Building an audience
If you want people to have faith in you and recognise the things that you stand for but you’re still in the early days of your journey, building a core audience should be your primary goal. The more you deliver and people come over to your side the more you can develop whatever content you’re producing. Starting off with a handful of people tuning in to watch and participate is more than ok, it gives you something to build on.
When Charging Becomes A Real Possibility
The behind-the-scenes work that goes into creating a live video event and its promotion represents an investment of time and money (perhaps you’ve had to upgrade hardware and switch to paid versions of software), so maybe you feel it’s time to start attaching a cost to it?
Here are some reasons why your audience may choose to take that step and pay, as opposed to you unilaterally deciding to add a price tag and no one showing up when you go live.
Reasons why a cost to book is ok (it has to be worth money and time):
You have a body of work and an audience behind you
Paying for something comes with less risk attached when you’re already known for a particular type of content.
There’s a connection between the activity and the audience
The emphasis has always been on the connection and the community that’s built up around YATM over the years. It’s easier to reach out to people (but not pester them), when they’re already loyal.
The “ask” to people who are familiar with you becomes so much more powerful also when you’re not just relying on a social media algorithm. By this I mean taking care with your audience, announcing key dates in your email, or even asking people directly who are already on board with you, rather than relying on social posts you hope people will see.
There are perks for your audience in a live space
If someone is paying to attend, they want to feel a part of something and you need to be making sure everyone feels included. If you remove options for interaction, such as turning off the chat function, then people might as well watch a YouTube video.
For instance, any person who books to attend You Are The Media Lunch Club Online for the first time, has the opportunity, ten minutes before the main event goes live, to have a “hello and get to know you” session. The last thing you want people to feel is that they’re just a face in a crowd, not quite part of proceedings.
There is consideration given to the content delivered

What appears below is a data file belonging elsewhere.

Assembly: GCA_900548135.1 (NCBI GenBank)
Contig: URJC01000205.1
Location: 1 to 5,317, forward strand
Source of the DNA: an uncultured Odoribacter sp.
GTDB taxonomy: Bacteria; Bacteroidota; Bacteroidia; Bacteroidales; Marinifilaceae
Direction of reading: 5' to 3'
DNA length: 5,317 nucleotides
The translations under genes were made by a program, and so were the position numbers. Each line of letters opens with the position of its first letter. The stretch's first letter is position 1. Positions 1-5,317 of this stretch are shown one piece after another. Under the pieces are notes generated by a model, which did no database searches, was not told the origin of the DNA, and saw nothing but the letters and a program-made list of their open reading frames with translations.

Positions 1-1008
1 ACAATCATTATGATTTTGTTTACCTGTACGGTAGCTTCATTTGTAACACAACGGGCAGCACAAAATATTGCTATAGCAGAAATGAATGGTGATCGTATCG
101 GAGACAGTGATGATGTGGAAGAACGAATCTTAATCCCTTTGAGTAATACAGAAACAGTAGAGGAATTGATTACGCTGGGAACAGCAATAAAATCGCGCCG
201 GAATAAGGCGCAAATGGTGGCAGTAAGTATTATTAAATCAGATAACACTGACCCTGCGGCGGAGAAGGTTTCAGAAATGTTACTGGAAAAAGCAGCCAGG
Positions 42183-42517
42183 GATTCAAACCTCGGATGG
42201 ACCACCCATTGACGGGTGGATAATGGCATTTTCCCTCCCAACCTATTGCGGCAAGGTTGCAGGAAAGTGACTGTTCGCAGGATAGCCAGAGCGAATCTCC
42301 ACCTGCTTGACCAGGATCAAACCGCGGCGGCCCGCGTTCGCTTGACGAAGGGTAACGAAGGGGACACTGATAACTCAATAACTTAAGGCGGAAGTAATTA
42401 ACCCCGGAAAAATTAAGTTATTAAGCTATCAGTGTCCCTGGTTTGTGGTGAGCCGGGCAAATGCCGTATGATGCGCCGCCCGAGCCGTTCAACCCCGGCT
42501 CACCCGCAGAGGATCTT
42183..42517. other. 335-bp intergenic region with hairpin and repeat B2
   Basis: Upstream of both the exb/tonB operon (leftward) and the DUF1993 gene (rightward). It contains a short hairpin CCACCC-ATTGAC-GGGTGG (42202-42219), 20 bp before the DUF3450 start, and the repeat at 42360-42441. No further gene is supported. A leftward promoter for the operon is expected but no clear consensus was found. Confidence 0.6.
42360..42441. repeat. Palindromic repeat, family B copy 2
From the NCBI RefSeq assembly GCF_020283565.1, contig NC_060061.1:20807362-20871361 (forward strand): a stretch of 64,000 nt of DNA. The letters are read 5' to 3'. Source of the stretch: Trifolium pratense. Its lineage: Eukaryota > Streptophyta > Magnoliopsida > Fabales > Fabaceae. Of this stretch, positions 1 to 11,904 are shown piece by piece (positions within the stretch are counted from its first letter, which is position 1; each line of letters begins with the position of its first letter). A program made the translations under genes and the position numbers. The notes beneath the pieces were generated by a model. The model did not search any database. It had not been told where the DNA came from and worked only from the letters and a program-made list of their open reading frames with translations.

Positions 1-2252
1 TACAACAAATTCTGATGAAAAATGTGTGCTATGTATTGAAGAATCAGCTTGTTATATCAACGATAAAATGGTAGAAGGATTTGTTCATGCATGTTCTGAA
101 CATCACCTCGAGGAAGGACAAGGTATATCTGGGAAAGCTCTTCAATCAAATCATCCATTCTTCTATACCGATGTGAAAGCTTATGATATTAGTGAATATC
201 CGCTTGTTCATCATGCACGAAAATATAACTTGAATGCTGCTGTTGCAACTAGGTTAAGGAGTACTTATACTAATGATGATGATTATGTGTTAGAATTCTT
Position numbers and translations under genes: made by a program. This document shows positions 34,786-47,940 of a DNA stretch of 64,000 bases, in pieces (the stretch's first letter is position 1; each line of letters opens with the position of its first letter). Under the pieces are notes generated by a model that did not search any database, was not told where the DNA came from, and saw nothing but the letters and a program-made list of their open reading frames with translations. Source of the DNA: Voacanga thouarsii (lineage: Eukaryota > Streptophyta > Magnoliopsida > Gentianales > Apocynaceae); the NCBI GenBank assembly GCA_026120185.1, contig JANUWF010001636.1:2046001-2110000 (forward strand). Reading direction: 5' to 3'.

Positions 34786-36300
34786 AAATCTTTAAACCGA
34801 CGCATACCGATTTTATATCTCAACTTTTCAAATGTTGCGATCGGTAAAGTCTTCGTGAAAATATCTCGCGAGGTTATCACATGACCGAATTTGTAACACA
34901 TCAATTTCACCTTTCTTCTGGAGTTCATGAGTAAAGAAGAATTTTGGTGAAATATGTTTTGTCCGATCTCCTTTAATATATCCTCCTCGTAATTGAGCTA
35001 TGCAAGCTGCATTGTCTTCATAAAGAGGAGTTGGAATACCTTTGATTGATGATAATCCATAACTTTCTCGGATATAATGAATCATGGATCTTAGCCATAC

If you’re working hard behind the scenes developing the event, you want people to recognise this. This could be sourcing speakers or highlighting themes that can help your audience, helping them interact with each other and even encouraging them to to reach out after the event.
The delivery has to be related to the overall message of what you share (and your business). This is where finding and nurturing your niche can help. For instance, broad generic themes such as, ‘navigating your marketing through the coronavirus’ or ‘why you need to have a podcast’ are easily available with a quick search from thousands of noted sources. You win when your work is tailored for the people you serve and swerves away from topics that are too general.
There is emphasis on the production, not just the presentation
There is something to be said around not just playing it straight but creating an element of theatre to your live event. Interaction, build-up and a sense of community is just as important as listening to a noted person sharing their perspective.
Recognising that everyone has a role to play, from asking thoughtful questions and making suggestions for future shows, to sharing what they particularly enjoyed in a LinkedIn post, helps create an all-round continual buzz that reverberates all the more after every event. People want to feel connected to something where there is this feeling of community.
It’s part of something much bigger
When a video event is part of a larger ecosystem, it doesn’t sit in isolation. This is why it’s so important to credibility with every touchpoint you have. For instance, YATM Lunch Club Online allows everyone to be ‘in the moment’ with globally-renowned marketers. This sits comfortably with all the other YATM activity and its function as a marketing, media training and learning community.
Just because you can charge people by adding a buy button, doesn’t mean people will spend.
People will be prepared to pay if you’ve been delivering your narrative consistently over time, to a loyal audience whose needs are being met. What you present in the video space can become a natural extension of what you do and the overall values and promise you make to others.
With live video events the emphasis has to be on it being something where every single person knows they can step up and contribute or just be happy to be a part of the shared occasion.
The things that bring people together offline, namely connection, friendship, and community, are just as important, online.